Heimdal starts with the sound of gentle water moving. Soon a horn expands across the quiet, heralding what comes next. It’s not long before Enslaved kick off into a groove before switching to something driving and perhaps melancholic. “Behind the Mirror” has a few different shifts that give a sense of progression, or perhaps movement. It changes whilst remaining familiar to how it began and it provides an idea of the rest of Heimdal without giving away too much.
From there there’s a strong sense of journey interwoven throughout the album. Peaks and valleys come and go as necessary whilst instruments lock firmly into each other firmly. The vocals also change and shift, moving between clean and harsh depending on what a section needs. It gives the music a strong grip that speaks to Enslaved’s ability to serve a song. They know how things can work and connect; they know when they can make a shift jarring and have it still fit. They draw you into the sound; not their musicianship.
Heimdal feels quite atmospheric and expansive when necessary as much of the sound layers in a way that allows it to carry outward. Whenever this happens it contrasts against the “narrower” sections for a nice sense of push and pull. It also helps reinforce that sense of journey, as well as a sense of motion that suits the album well.
The closest to anything resembling an older form of Enslaved would be “Congelia”, which is an almost relentless, sort of static bit of music for the most part. It doesn’t let up and keeps on driving on with speed, but it doesn’t feel like an assault. Despite sounding static there’s a strange sense of slowness the song, and atmosphere, even if there isn’t necessarily space. Eventually it shifts into something wider, or at least more massive for a rather climactic end.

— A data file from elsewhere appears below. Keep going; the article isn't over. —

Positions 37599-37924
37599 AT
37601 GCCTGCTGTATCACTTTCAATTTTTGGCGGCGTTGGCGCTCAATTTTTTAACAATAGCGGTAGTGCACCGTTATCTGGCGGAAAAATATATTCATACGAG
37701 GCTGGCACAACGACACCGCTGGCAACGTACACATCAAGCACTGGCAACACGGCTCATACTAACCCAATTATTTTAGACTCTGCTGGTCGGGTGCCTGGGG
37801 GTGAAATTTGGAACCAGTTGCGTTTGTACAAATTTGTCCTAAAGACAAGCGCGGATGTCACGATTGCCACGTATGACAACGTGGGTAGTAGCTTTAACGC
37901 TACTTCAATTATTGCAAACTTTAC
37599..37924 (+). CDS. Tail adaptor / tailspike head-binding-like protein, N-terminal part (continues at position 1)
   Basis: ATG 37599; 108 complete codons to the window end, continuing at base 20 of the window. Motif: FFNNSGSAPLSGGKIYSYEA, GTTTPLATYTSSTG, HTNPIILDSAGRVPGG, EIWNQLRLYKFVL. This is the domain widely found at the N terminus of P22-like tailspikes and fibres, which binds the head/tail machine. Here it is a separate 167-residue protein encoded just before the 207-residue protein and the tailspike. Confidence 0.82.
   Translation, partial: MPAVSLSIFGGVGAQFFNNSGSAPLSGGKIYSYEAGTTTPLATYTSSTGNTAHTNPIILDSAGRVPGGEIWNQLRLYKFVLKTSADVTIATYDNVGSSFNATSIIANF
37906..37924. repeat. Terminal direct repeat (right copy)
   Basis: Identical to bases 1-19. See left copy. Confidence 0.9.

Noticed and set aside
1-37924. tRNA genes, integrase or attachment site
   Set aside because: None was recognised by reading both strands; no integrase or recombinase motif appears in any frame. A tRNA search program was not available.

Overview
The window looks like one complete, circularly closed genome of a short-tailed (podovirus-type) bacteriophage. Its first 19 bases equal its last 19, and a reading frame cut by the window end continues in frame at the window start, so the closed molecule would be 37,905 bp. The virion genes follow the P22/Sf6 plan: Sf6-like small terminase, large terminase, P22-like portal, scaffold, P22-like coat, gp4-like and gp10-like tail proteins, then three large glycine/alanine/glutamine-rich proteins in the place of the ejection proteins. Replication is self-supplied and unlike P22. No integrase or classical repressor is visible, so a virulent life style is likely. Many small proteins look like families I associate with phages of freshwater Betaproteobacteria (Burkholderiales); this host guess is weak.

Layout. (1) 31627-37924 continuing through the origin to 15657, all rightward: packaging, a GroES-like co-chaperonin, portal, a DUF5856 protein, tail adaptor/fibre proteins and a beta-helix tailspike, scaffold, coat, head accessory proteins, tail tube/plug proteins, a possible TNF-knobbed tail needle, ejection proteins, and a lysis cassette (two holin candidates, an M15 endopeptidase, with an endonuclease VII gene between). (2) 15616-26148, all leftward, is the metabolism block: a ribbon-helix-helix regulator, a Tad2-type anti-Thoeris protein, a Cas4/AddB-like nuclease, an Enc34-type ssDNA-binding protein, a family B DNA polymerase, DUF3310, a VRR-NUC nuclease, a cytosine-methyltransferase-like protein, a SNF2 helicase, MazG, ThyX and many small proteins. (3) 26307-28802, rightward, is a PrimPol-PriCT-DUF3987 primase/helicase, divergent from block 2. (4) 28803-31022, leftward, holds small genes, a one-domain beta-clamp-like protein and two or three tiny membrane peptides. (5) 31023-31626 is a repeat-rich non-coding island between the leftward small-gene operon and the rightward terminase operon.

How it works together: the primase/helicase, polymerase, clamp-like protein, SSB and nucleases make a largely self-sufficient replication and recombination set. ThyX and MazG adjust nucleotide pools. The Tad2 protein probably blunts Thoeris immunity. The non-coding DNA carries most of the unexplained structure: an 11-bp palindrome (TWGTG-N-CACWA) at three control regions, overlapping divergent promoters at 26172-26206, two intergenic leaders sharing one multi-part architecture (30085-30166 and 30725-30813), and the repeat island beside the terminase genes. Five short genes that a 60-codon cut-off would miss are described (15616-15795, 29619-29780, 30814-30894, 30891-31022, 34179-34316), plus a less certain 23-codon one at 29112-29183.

All of Heimdal is a solid album full of changes, progression and exploration. All the songs are expressive and sound confidently performed, but I think “Congelia” in particular is worth highlighting. As said before, it hearkens back to an older form of Enslaved. It has a strong familiarity but it doesn’t “live” in the past, but rather “remembers” it whilst moving forward. It has the right amount of layering to maintain a sense of depth, and holds its sections for just the right length. “Congelia” is familiarly different to the Heimdal‘s other songs, but much like the others it’s not “Yeah metal!”, even in its climactic moments. Rather it keeps in line with the album’s spirit and sound to further it rather than detour. It’s satisfying on its own but it feels right at home as all the songs work together as a whole.
Heimdal feels exploratory but that doesn’t say much. Even though it’s about the figure Heimdal, there’s a lot you could draw from and read into this, and that is likely intentional. In a way it could be about moving toward parenthood; it could be about changing as life progresses. It could be about Enslaved’s concerns about their place in the musical landscape. Perhaps it’s about how memories form perspectives on important moments. At minimum it’s an album that’s expressive and its parts help that shine the most.
Heimdal is available here.